How to hide your IP address (and why you should)

When you head out into public, to a coffee shop to meet friends or a convenience store for some supplies, you don't usually have your phone number or home address pasted to the back of your jacket. However, when you browse the internet, that's sort of what happens, except with your internet protocol (IP) address. Nothing would usually come of wearing your address prominently on your jacket, but that one time something did happen you'd wish you'd taken a precautionary step. In the case of an IP address, that step is hiding it from the public.

What is an IP address?

The internet is a big place. That big place is filled with websites and connected computers that access and host them. To keep track of the computers on the internet, each one that's connected is assigned an IP address. It's sort of like how you differentiate homes on a street by their numbers, except here the numbers are longer.

Network settings

There are two main types of IP address: IPv4 and IPv6. The former was introduced back in the '80s but is still used for most internet traffic today. Due to its 32-bit format, there are only about 4 billion possible addresses available. An IPv4 address usually looks something like this:

IPv6 addresses were introduced as an answer to the waning number of available IPv4 addresses. They use a 128-bit address, which provides an enormous number of possible options — more than will be needed for a long, long time. An IPv6 address usually looks something like this: 2001:0db8:0000:0042:0000:8a2e:0370:7334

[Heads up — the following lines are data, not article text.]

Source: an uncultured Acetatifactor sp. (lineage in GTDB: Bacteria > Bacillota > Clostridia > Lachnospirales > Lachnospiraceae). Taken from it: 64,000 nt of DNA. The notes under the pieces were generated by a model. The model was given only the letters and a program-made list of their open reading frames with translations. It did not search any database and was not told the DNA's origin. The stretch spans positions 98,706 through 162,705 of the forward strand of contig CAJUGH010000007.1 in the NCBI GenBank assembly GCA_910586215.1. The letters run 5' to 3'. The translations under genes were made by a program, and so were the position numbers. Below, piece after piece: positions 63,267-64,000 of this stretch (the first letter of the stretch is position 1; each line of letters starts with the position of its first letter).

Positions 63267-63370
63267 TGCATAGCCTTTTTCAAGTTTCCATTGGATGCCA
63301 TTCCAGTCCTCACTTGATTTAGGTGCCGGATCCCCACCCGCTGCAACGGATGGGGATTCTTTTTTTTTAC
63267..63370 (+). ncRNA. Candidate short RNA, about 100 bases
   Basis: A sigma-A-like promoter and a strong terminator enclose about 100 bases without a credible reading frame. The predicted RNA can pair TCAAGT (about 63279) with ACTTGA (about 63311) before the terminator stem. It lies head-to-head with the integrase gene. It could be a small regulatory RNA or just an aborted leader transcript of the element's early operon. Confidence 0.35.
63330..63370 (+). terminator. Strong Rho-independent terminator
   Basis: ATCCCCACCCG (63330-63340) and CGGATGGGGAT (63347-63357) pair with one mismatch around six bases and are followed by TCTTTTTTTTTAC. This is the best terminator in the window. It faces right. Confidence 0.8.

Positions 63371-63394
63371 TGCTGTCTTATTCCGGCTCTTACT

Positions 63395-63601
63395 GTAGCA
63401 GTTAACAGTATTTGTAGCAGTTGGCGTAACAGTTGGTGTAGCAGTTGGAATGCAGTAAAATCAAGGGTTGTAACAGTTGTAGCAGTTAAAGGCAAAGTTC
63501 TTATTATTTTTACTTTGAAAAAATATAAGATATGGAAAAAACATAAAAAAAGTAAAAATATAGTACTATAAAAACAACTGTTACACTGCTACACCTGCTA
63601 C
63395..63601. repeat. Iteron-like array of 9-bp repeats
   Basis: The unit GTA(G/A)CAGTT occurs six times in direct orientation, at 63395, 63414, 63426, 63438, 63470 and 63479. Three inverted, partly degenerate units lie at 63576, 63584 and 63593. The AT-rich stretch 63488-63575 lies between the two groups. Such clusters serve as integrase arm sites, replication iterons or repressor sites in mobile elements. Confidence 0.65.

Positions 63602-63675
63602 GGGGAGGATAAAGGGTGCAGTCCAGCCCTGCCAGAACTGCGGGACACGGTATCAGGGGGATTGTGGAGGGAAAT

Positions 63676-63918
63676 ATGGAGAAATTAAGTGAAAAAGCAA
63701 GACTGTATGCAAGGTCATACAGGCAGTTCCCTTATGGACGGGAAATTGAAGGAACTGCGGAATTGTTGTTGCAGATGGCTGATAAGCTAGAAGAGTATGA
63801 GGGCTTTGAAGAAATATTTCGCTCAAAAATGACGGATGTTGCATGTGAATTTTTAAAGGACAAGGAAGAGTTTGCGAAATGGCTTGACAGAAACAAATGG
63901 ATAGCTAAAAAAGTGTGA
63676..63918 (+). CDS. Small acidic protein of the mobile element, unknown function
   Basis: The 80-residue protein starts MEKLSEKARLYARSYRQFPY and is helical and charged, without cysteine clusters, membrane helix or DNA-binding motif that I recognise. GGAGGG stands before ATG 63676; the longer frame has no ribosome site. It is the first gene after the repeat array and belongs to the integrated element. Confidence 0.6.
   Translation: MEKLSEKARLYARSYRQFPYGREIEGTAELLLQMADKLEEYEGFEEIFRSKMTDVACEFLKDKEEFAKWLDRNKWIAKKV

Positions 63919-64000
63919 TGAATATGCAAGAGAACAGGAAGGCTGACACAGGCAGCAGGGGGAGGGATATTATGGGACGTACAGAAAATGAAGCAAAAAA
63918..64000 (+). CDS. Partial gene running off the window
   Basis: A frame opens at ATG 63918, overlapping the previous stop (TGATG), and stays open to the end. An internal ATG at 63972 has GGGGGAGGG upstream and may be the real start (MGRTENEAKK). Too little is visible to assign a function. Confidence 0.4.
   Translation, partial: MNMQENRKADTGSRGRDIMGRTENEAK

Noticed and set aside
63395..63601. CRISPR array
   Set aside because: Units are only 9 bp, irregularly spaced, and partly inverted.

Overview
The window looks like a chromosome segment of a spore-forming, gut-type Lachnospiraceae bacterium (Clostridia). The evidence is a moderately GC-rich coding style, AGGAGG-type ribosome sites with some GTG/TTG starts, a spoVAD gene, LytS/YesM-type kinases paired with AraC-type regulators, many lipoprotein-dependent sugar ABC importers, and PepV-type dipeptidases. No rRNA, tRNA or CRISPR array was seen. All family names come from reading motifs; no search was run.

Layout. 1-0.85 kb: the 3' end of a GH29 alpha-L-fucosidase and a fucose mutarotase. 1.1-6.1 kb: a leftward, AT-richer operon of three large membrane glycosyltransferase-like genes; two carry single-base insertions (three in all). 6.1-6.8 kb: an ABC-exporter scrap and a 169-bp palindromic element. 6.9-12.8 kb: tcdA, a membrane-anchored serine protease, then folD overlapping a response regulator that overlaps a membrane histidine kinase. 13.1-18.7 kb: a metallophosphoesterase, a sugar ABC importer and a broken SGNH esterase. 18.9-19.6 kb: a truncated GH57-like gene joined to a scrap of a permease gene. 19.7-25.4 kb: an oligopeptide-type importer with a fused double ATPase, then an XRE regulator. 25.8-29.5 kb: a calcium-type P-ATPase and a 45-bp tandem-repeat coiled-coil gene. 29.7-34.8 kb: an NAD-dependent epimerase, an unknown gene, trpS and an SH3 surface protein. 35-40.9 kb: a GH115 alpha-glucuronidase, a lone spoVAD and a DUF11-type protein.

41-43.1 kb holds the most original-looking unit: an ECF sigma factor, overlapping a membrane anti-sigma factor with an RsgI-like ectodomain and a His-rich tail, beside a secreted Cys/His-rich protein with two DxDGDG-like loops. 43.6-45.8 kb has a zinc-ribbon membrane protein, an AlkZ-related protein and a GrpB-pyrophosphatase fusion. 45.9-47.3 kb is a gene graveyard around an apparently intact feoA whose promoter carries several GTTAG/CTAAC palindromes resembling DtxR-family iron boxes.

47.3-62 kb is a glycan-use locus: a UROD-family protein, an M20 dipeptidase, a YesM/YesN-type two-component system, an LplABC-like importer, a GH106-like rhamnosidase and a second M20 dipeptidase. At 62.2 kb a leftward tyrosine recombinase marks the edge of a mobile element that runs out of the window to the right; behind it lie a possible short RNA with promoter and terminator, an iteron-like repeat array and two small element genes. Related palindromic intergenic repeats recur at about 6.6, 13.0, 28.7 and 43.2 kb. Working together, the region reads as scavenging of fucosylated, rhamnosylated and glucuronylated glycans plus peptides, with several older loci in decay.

Instead of having to type specific IP addresses into a web browser, something called a Domain Name System (DNS) exists which translates URLs into IPs. For example, when you launch a web browser and type a URL (such as, the DNS recognizes it, finds the IP address of the site, and sends it back to be displayed on your screen.

Since most of the IP address stuff is taken care of automatically when you connect to the internet, why should you care?

Why hide or mask your IP address?

Have you ever seen advertisements on the sides of your browser that tell you there's something going on in your city? Those aren't a coincidence — and there probably aren't actually any singles looking to mingle.